Contemporary Classical Music
Classical Music Specialist, Kate Rockstrom, reveals some recently-released recordings that demonstrate why you shouldn’t be afraid to try music that comes under the label, ‘contemporary’.
My current favourite recording is the re-composing of Vivaldi’s Four Season by Max Richter. I’ve never heard anything quite like it and have so far managed to convert more than one of my colleagues, some who have later admitted to having this recording on repeat at home. At times ethereal and at other times exciting, this musician will prove that that sometimes the best thing for an old favourite is to view it through a new lens.
Soon to topple the Richter as my current favourite is the new album from Daniel Hope, Spheres. This blend of well-known composers with more contemporary and lesser-known ones is simply stunning. All the works are intended to give you inspiration and calm you at the same time.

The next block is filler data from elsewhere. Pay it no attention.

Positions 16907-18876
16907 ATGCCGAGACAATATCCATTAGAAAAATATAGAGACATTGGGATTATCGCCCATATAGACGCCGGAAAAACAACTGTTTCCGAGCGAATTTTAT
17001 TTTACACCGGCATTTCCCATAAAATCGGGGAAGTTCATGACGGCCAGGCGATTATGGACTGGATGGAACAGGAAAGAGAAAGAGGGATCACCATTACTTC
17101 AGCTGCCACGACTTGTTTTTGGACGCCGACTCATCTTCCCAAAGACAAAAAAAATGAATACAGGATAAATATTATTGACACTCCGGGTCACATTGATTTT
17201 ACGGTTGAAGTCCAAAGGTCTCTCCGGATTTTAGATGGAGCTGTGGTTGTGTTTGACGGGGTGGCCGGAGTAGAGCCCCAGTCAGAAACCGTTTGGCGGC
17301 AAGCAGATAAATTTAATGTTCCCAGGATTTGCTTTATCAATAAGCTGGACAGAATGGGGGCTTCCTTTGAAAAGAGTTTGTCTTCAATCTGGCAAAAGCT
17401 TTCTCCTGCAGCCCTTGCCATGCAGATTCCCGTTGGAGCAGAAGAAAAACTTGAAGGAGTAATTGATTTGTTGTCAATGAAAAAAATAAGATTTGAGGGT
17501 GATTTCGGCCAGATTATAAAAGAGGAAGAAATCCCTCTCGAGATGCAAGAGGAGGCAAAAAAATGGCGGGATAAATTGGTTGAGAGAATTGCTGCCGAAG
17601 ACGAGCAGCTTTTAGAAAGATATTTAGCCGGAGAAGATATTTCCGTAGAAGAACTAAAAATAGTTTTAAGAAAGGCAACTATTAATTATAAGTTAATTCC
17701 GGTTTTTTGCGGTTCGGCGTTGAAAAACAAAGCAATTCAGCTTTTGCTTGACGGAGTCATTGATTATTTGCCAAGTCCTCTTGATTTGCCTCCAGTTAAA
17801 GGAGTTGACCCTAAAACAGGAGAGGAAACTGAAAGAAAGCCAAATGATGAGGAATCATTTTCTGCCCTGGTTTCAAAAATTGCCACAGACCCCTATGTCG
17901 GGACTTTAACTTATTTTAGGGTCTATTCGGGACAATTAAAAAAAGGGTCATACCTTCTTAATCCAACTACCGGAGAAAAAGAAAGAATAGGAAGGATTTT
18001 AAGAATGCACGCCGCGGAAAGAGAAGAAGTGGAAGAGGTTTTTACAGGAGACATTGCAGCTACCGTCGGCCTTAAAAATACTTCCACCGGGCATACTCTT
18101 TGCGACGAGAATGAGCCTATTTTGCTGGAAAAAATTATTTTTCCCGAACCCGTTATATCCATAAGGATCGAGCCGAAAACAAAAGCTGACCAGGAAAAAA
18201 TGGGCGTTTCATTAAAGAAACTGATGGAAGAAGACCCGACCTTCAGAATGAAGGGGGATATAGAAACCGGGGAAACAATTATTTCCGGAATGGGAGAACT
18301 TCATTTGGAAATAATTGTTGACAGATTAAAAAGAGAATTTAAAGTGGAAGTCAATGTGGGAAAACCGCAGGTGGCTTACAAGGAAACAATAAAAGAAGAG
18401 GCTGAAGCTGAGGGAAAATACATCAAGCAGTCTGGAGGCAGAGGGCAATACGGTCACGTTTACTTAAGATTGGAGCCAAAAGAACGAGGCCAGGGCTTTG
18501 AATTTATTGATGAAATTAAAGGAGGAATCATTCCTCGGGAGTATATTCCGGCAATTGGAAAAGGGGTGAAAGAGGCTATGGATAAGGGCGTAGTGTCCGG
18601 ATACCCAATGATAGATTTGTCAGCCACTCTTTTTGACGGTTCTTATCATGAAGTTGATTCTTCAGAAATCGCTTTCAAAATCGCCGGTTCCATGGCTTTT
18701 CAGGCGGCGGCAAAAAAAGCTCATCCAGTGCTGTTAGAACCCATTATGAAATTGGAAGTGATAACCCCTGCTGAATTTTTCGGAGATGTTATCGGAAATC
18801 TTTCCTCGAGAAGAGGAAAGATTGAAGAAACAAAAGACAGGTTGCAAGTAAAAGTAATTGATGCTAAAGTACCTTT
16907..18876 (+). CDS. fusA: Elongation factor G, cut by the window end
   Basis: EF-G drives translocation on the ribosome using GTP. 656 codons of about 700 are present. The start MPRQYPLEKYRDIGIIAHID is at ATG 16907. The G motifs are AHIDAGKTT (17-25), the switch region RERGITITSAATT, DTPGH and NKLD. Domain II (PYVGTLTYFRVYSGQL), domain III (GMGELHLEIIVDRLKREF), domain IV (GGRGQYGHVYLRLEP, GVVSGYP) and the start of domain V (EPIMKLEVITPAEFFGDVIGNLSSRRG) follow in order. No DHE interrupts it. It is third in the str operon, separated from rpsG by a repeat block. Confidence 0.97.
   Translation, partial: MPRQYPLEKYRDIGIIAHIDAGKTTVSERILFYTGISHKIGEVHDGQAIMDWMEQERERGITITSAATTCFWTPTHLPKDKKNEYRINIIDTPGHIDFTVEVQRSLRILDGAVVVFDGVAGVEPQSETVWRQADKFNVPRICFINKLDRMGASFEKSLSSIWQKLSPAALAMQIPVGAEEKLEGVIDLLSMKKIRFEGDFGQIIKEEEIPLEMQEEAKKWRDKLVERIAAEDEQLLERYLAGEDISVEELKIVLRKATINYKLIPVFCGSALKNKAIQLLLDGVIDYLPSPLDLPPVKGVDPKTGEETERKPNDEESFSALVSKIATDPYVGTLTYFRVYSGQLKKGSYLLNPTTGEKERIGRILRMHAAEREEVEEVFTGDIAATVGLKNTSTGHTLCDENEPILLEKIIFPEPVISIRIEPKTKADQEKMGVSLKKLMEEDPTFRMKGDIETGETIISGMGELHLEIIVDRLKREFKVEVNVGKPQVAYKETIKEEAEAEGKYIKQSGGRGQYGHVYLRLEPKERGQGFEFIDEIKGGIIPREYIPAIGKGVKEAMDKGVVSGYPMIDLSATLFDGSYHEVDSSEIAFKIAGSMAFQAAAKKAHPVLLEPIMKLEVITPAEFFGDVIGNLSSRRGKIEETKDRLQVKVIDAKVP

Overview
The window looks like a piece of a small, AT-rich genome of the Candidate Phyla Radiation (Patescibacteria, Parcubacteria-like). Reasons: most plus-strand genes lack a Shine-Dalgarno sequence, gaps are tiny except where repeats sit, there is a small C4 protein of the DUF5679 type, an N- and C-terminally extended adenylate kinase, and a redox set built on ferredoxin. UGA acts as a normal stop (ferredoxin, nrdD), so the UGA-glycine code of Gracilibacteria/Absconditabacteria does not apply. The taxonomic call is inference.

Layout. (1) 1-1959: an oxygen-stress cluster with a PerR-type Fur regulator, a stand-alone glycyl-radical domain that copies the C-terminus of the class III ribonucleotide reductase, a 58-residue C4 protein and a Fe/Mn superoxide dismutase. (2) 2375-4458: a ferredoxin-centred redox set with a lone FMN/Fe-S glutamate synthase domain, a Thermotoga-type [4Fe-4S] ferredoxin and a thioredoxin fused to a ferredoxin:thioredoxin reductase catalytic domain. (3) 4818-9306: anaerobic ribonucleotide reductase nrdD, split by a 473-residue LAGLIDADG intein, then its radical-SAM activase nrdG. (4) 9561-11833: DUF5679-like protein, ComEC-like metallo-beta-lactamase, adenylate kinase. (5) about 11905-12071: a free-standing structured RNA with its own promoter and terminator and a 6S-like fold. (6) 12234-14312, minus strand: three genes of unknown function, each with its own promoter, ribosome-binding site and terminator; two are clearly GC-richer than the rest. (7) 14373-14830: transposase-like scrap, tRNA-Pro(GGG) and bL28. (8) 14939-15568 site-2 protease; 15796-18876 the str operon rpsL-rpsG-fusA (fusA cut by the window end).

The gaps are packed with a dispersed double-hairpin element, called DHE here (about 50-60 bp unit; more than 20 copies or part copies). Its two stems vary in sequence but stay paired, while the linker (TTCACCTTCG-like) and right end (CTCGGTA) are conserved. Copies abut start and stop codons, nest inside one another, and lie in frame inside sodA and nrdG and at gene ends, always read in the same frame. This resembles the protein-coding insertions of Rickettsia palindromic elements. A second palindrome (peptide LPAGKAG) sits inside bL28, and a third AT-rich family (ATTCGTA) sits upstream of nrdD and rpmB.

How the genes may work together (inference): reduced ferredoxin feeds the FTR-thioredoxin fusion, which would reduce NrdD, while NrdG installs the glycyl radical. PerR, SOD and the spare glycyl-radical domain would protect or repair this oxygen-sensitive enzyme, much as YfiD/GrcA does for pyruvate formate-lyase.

If you are a fan of movies, specifically of Local Hero and Catch Me If You Can, this album should have you quite excited. With classic film scores performed alongside the Melbourne Symphony Orchestra, Amy Dickson’s Saxophone Concertos will sweep you away.
For something also film related but more experimental, take a look at the new DVD from the Australian Chamber Orchestra The Reef. The beautiful imagery combined with a mixture of contemporary music along with Bach and Beethoven is a work of art.
Finally, Andrew Ford is not only known for his concise and interesting treaties on classical music, but also for his highly fascinating compositions. His most recent release, Learning to Howl , is a combination of works, each completely different from the other even while keeping that particular frission original to Ford’s music. ‘Elegy in a Country Graveyard’ combines spoken word with natural sounds to give you an amazingly evocative aural picture of a graveyard in Robertson NSW.
Kate Rockstrom is a Classical Music Specialist.